Standard Chartered PLC vs Royal Bank Of Scotland Group plc: Which Is The Best Turnaround Story?

RBS (LSE: RBS) (NYSE: RBS.US) and Standard Chartered (LSE: STAN) (NASDAQOTH: SCBFF.US) have both made slow starts to 2015, with their share prices being down 2% and flat respectively since the turn of the year. However, over the last year, the difference in performance is staggering, with RBS being up 13% and Standard Chartered seeing its share price slump by 25%, as multiple profit warnings have caused investor sentiment to weaken.

Looking ahead, though, is Standard Chartered now better value for money than RBS? Or, is the part-nationalised bank still a more appealing turnaround story than its Asia-focused peer?


When it comes to their valuations, shares in both banks are dirt cheap. For example, their price to book (P/B) ratios are extremely low, indicate that there is excellent value for money on offer and, interestingly, are remarkably similar, with Standard Chartered having a P/B ratio of 0.77 and RBS’s P/B ratio being 0.75. While there is a chance that their asset bases could be written down, the outlook for the UK and global economy is relatively positive and, as such, it seems very difficult to justify such a low valuation.

It’s a similar story with regard to their price to earnings (P/E) ratios, with both banks seeming to offer excellent upside potential. For example, Standard Chartered has a P/E ratio of just 8.9, while RBS’s is also appealing at 12. Clearly, Standard Chartered is cheaper than RBS based on the P/E ratio and, when you consider that the FTSE 100 has a P/E ratio of 15.9, both stocks could see their valuations increase significantly over the medium term.

Income Prospects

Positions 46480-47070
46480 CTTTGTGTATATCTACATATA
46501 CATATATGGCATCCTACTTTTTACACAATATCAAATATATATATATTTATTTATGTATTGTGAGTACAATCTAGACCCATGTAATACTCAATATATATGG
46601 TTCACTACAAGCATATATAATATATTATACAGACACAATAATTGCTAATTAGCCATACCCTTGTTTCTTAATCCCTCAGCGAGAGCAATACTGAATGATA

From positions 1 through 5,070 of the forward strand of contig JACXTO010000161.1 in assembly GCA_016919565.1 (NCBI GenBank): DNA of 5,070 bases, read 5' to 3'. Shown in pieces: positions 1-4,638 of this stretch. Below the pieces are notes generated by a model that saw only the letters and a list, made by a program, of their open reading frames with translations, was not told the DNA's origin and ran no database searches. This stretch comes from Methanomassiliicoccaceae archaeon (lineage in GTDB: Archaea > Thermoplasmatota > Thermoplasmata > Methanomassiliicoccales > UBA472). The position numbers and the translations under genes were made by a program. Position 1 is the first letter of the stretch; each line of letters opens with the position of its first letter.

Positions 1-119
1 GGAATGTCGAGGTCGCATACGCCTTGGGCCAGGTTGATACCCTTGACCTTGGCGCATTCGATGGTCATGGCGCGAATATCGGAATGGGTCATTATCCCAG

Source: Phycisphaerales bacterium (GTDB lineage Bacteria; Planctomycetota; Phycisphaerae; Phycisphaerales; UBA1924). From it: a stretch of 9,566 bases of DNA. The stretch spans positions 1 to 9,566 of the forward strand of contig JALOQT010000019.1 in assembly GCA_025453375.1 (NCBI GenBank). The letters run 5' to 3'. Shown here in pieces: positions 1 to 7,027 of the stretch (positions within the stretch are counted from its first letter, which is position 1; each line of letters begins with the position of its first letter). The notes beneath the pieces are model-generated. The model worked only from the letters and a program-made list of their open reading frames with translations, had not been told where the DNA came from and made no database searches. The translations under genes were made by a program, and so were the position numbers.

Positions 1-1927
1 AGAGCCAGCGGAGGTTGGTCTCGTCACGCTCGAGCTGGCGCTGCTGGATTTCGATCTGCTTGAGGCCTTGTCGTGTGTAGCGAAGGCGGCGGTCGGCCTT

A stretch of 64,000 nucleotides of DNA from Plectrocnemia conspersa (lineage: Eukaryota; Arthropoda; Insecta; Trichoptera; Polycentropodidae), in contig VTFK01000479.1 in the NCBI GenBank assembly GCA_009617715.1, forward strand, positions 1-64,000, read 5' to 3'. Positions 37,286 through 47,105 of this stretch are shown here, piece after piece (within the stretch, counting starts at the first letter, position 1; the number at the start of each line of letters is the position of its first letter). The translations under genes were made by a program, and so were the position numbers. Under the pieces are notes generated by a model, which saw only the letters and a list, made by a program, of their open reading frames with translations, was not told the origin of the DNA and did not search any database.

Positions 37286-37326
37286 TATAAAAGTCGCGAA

As well as being cheaper than RBS, Standard Chartered is also the clear winner when it comes to income prospects. For example, it currently yields an incredible 5.4%, while RBS is yet to recommence dividend payments following the credit crunch. Certainly, RBS could become a top income play due to its improving bottom line, but Standard Chartered is performing in this area right now, which makes it a much stronger income stock.

Looking Ahead

Although Standard Chartered has delivered multiple profit warnings in the last year, its current share price seems to more than adequately price in the risk of further disappointment in this regard. In fact, it is incredibly difficult to justify such a low price for a high quality bank that is focused on what is set to be the fastest growing market for banking services in the world, with Asia having huge long term potential.

As such, and while RBS is a great stock to buy at the present time, Standard Chartered seems to be the better buy. Although it is priced as a turnaround story, its performance is forecast to be very strong over the next couple of years and, when combined with a low valuation and enticing yield, this makes it a hugely appealing buy at the present time.

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Peter Stephens owns shares of Royal Bank of Scotland Group and Standard Chartered. The Motley Fool UK has no position in any of the shares mentioned. We Fools don't all hold the same opinions, but we all believe that considering a diverse range of insights makes us better investors.